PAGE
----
I picked an address at random from the city records, 705 Montrose Avenue. I figured it might be worth $30,000 back in 1985. The city records indicate it was worth $49,500 in 1984, and $188,000 in 2007. I think homes have increased in value maybe 3 or 4 times their worth in the last 20 to 25 years, but not 10 times their worth unless the house has undergone some pretty expensive upgrades and renovation.
    I then picked another adrress at random, 1920 Greenbrier Drive. In 1982 it was worth $96,000. In 2007, $295,900. So it increased in value 3 times it’s worth back in 1982.
    I then picked the home of a local police officer, I won’t list the address for obvious reaons. In 1987 it was worth $155,000. In 2007, $449,800. So it therefore also increased 3 times it’s worth in the last 20 years.
    I don’t see how any home increased 10 times it’s worth from 1985, $30,000 to $300,000 as you claim. Something is wrong there.

  25. Yep Waldo, that was my point exactly. The bulk of the officers do an excellent job which is largely ignored by the public and the media while the idiots who tarnish the badge get page one. This negative portrayal has indeed impacted the public impression of police over the last 20 or so years no matter how much good press they may attempt to garner or how many good works they accomplish daily. The local media, with the occasional exception of the local CBS station, is simply not interested in the good deeds. Of course that is the main problem of the media today. Salaciousness and negativity sells…and the public sucks it up. Demopublican must admit one thing though, apparently when local departments do catch bad cops, they get rid of them posthaste. That’s not always the case in other areas and for that would should be appreciative as well.

  26. Believe it or not, there were still people who referred to the police as “pigs” 25 years ago. I think a lot of older people started thinking better of police officers after 9-11 and those warm feelings may be wearing-off again, especially when they remember their youth while listening to “The Wall.” Some people just hate symbols of authority.
    Traditionally, Council has treated budget surpluses as one-time windfall and have refused to spend the money on items with annual expenses such as salaries, additional retirement benefits, additional employee benefits, additional employees or new programs that require a recurring source of income. If there is no surplus next year, they can’t reduce salaries. Therefore, they usually appropriate the surplus for items that are considered one-time expenditures such as equipment purchases, fund balance deficits, cost overruns, asset acquisitions or capital improvement projects.

  27. Jeeperman, not true. It really depends on who the cop is or they might be related to. And I will be glad to explain. Some here may not be old enough to recall some things that have taken place in the past. But there was once a cop fired for stealing. Six months later he was back on the force. There was no question about his guilt and no reasnable explanation was ever given to the public as to why he was rehired. In another case there’s a cop who couldn’t tell the truth if he was sitting on a 10 foot tall stack of bibles. But a family member of his donates so much money to a police association that nothing is ever done to him. What about the off duty cop who took his own department on a high speed pursuit and wrecked his personal vehicle, this crash ending this pursuit Thank God! Every member of the public traveling on our local public roadways was placed in danger this night, there was no “protect and serve” by this off duty officer on this evening. Once again, this was just a few examples off the top of my head. And all of them are still employed as police officers to this day. Of the 3 examples above,, should any of them not have been terminated?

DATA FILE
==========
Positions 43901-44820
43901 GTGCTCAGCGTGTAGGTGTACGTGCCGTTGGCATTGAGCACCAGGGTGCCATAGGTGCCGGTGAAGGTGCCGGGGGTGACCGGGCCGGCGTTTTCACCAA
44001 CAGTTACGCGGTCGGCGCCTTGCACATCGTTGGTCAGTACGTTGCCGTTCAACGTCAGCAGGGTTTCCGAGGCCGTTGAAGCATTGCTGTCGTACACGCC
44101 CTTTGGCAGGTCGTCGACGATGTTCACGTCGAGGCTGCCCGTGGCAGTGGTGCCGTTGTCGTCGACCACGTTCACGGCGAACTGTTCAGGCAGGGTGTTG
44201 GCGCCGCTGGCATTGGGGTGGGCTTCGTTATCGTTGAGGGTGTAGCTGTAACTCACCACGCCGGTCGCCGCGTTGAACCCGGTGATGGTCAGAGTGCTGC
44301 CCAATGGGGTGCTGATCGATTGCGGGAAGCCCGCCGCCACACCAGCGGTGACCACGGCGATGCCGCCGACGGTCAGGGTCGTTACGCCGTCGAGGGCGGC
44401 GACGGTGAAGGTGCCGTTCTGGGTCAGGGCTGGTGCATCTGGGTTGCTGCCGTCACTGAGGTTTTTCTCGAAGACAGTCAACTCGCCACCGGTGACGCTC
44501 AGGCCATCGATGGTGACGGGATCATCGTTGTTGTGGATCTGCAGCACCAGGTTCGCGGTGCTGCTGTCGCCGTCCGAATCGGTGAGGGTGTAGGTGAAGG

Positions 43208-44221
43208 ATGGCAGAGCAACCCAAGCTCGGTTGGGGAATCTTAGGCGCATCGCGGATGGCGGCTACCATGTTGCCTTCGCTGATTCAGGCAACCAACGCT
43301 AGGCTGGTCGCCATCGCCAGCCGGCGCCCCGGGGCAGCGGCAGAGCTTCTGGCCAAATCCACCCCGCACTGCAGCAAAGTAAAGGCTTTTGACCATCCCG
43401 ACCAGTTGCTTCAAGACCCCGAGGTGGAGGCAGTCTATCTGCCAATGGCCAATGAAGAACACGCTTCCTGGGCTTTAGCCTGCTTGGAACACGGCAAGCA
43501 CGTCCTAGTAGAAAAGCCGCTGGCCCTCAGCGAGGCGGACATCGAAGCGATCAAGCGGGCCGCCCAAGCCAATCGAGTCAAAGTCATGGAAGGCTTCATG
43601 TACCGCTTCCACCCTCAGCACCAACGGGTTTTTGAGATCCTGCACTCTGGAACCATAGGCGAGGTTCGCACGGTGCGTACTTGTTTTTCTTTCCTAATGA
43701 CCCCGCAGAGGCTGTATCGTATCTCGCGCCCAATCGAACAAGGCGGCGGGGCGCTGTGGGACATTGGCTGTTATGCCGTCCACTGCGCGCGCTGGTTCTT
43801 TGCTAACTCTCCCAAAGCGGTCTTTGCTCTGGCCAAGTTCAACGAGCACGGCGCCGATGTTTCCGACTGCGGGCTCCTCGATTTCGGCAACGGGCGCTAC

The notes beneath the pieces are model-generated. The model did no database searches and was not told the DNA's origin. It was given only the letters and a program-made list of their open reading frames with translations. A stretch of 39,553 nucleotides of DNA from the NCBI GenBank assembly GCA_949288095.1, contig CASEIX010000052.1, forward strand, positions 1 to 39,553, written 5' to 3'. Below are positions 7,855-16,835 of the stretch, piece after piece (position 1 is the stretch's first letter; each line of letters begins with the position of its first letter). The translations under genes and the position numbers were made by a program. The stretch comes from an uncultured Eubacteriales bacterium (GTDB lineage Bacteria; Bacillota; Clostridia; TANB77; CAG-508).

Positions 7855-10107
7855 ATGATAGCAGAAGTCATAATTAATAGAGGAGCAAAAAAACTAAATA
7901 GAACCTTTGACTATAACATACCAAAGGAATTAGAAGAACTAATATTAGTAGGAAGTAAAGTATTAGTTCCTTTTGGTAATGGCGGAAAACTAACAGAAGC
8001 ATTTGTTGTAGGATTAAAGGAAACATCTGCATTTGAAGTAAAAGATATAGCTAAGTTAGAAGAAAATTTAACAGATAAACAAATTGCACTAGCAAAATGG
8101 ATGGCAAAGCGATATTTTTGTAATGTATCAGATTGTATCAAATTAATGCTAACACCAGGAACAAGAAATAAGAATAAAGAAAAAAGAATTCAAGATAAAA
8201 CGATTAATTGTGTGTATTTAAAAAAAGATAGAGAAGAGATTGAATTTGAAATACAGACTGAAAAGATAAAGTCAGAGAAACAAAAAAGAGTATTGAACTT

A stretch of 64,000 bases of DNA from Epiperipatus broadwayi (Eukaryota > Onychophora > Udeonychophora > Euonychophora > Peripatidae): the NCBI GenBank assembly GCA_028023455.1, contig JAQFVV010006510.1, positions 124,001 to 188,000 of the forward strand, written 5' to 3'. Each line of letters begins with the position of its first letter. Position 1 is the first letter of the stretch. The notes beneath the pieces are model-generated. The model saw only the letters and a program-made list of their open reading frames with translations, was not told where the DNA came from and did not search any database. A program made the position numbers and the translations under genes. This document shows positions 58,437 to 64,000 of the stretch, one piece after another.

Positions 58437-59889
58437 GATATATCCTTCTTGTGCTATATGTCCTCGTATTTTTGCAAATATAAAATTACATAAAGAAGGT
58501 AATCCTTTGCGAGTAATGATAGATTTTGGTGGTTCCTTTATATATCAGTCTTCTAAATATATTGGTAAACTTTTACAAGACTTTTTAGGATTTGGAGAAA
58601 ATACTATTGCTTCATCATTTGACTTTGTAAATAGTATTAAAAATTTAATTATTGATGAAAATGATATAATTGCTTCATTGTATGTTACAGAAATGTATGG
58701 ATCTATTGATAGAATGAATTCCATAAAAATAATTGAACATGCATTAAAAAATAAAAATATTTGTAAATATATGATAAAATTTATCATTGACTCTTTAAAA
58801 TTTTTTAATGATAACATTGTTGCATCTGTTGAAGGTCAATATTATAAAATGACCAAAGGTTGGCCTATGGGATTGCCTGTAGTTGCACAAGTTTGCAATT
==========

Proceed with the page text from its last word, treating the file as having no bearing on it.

I wonder if any of you are old enough to recall the murder coverup that took place back in the 60s? The case was closed as a motor vehicle accident fatality. Everybody involved in this coverup should have been terminated and imprisoned. And to the best of my knowledge there’s only two retired law enforcement officers left living that know the truth about that evening. One of them supposedly has the entire truth sealed in his will. It’s going to rock this town and the UVA community when his will is read (if it’s true).

  28. And Jeeperman, I might also add that the reason so many cops aren’t fired for misconduct nowadays is because it’s too hard to find and hire somebody to replace them. This is a sad fact for the public and the reason so many remain on duty when they should have been canned. The media is the only reason some are eventually fired for misconduct. Like the police brutality case in Albemarle County a few years ago. The detective was caught on video tape beating a suspect during an interrogation. Video tape doesn’t lie. I’m still amazed that the media got their hands on the video tape. This same officer was last year hired by a friend in Louisa to once again be a police officer. He was hired by somebody that also had been fired by the Albemarle County police department. This didn’t last long though once the Louisa town council found out about his past.